I fret the chord a bit differently by simply holding down a traditional D major chord and wrapping my thumb over the top of the neck to fret the low E string at the second fret.  D/F# chord mp3

————-

Chord Progression Examples

G-D-Em7-Cadd9 MP3
G-D-Em7-Cadd9 is one of the most common chord progressions you’ll find in worship music.  This example shows off the brightness or anthemic sound of these chord forms.

Asus4-G/B-Cadd9 MP3
Here’s an example of where a “walking bass note” can be used in a song.  If you’re familiar with worship music you will notice this progression right away, since it’s very similar to the verse pattern of God of Wonders by Third Day and Caedmon’s Call. There is one minor variation in the Asus chord though, it’s actually an A7sus, which looks like this

E  3
B  3
G  0
D  2
A  0
E   X

(Disclaimer:  Playing these chords in no way is a substitute for properly learning how to play true C major, A major and minor, or E minor chords.  They’re just another option to pull out.  Keep learning as many chords as you can including the traditional major and minor chords because there are many places where they will still fit better. 

Now I wash my hands of any possible responsibility for teaching bad theory as identified by the bad theory police… :P  )

Side Note:  G is an awesome key for song arrangements involving the combination of keyboards, guitar, strings and other orchestral instruments. 

G also was the original key that the American National Anthem, “The Star Spangled Banner” was performed in.

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Responses

  1. I’m curious – what do you use to generate the chord diagrams?

  2. Actually, all I did Jason was create a template in Photoshop that I use as the basis for each diagram.

  3. could you send the template to me? leadworshipper@yahoo.com

    Thanks
    Also some people use the F# on the D (4th) string if their hands aren’t large enough to wrap their thumb. Generally it becomes a Dsus/F#.
    high e open
    middle finger on the 3rd fret of the B string
    index finger on the 2nd fret of the G string
    Ring finger on the 4th fret of the D string.

    Hope this helps!

  4. @devin – as a member of the “theory police,” I should point out that a suspended chord (labeled sus) does not have a third. The chord that you indicated should be called D(add9)/F# or D2/F#.

  5. Thanks that’s good to know.

  6. ‘Theory Police.’ That’s awesome! :) Great post.

  7. Another way to play Em7 is:

    E 0
    B 3
    G 0
    D 0
    A 2
    E 0

    Very open and ringing sound. And it’s an easy transition to C2:

    E 0
    B 3
    G 0
    D 3
    A 2
    E 0

  8. duh.

    that should be

    E 0
    B 3
    G 0
    D 2
    A 3
    E 0

  9. The theory police is here…

    That Asus/G doesn’t have a G in the bass… It’s better to call it an A7sus.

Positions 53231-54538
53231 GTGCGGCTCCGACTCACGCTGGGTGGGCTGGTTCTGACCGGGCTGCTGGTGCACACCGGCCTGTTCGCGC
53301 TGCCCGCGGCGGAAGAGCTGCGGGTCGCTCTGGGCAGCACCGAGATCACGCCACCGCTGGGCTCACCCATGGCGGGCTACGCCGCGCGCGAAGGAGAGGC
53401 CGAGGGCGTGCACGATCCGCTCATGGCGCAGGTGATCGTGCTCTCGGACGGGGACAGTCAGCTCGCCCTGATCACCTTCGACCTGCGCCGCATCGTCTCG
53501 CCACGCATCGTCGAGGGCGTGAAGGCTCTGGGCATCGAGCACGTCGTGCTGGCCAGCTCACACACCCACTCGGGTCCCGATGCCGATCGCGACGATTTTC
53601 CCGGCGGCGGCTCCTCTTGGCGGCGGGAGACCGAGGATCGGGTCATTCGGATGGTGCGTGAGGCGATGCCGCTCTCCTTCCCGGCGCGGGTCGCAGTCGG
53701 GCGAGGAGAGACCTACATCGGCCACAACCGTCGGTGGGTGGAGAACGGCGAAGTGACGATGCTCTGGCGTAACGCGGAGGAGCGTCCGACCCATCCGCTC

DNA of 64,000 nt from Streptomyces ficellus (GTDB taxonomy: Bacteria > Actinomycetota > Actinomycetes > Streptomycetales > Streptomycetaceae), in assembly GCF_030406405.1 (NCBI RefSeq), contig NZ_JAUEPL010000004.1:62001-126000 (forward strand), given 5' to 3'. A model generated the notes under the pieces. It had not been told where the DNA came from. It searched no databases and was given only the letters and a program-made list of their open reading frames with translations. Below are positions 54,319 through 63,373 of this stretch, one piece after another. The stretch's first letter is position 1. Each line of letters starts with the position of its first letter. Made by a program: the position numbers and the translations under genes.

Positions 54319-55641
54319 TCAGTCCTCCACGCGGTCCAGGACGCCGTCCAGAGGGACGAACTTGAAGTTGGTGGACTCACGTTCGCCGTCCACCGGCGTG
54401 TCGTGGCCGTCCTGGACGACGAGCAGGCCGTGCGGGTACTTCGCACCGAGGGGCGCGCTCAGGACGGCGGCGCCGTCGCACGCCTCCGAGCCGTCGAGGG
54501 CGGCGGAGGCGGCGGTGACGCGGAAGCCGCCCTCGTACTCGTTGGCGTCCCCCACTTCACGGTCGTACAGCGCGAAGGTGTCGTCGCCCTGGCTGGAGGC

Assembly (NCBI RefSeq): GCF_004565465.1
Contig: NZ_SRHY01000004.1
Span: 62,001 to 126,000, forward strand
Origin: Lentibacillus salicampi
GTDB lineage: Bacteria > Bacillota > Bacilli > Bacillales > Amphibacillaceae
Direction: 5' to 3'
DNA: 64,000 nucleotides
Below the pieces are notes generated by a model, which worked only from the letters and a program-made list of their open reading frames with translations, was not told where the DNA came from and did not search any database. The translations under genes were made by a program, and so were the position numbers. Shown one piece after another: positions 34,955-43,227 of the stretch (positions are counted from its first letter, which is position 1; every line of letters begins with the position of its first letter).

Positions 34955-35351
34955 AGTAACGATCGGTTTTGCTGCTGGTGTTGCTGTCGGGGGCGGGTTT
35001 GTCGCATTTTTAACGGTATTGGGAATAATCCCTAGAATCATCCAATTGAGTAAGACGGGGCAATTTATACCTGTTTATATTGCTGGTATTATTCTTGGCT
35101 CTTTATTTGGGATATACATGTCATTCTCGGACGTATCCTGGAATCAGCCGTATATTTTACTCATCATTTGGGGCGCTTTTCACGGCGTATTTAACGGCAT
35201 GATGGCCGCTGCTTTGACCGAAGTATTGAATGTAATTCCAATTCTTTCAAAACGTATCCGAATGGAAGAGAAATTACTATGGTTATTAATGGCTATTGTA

10. [...] Worship Guitar Guy has a nice little primer on typical chords in the key of G. [...]

  11. I’ve played so many “key of G” songs that I started playing occasionally with the short-cut capo. It only covers three strings and when combined with a full 6-string capo, I can play a song in the key of G but the chord has different notes. For example, the G chord with the short cut capo would be notes: G, D, G, D, D, G. Because the capos lie on the 3rd fret and 5th fret, I’m playing some notes in a different octave. As we have two rhythm players, my guitar with the capos gives us a fuller sound overall. Oh, the chord formations are different but only require 1-3 fingers.

  12. Great thought Chris, and I’ll have to try the variation you suggested sometime Corrie.

  13. Hey, great resource. I’m sort of following in your footsteps (www.undersky.org/blog if you like to add to your blogroll). Thanks for everything you do. Keep it up.

  14. Gerry, thanks for the Blogroll. A lot of our worship musicians reference your blog. New article is great too.

  15. Do any of you guys know how to make Major, Minor, Flat and Sharp Chords with the Short Cut Capo? I have a Short Cut Capo that covers 3 Strings. Any other chords will be helpful to. Please E-mail me at smr.sparky@gmail.com if you have any good answers, Thanks.

  16. I am glad I found this site. I just picked up a guitar a couple weeks ago for the first time. It is something I have always wanted to learn but never took the time. My pastor told me if I got one he would show me a few things but our busy schedules haven`t let us come together on that. Now every Sunday night after service the musicians of our church get together for a jam session to show beginners some stuff and just have a good time. They play in the key of G, this is going to be so helpful. God Bless.

  17. What about using the nots and playing the bottum 3 strings. I have onl seen that meathod once and never again.

  18. Instead of calling these key of G chords I call these chords G shaped. This is because they can be played in any key when using a capo. This helps make things clearer. Thanks for the blog – it’s a great resource.

  19. Wow datz great,just want i needed but in terms of the G/B,can’t we just play them both without going to the low e string

    • You should play the 5th string only because you press your finger against the low E to mute it, just in case you hit it when strumming. I find my playing is much nicer when I mute strings like this, example the low E when doing the C chord.